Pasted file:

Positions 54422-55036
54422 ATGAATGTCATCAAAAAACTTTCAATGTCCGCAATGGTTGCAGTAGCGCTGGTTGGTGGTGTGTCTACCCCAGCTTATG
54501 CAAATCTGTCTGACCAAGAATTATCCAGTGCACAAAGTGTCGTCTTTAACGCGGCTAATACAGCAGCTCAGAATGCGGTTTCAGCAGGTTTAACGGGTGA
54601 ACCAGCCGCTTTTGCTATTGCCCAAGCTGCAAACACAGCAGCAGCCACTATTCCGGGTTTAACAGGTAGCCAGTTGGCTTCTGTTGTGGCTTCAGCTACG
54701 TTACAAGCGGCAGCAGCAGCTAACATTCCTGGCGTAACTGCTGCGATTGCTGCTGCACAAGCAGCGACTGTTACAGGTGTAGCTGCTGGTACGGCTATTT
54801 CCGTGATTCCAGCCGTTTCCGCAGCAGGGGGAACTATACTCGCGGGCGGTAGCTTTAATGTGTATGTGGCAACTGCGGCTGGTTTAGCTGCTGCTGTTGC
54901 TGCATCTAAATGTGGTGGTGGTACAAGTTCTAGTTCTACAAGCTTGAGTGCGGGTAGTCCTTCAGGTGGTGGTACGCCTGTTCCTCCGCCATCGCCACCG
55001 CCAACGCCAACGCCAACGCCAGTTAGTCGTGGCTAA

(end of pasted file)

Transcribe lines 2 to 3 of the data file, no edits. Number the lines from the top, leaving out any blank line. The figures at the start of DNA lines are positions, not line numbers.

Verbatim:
54422 ATGAATGTCATCAAAAAACTTTCAATGTCCGCAATGGTTGCAGTAGCGCTGGTTGGTGGTGTGTCTACCCCAGCTTATG
54501 CAAATCTGTCTGACCAAGAATTATCCAGTGCACAAAGTGTCGTCTTTAACGCGGCTAATACAGCAGCTCAGAATGCGGTTTCAGCAGGTTTAACGGGTGA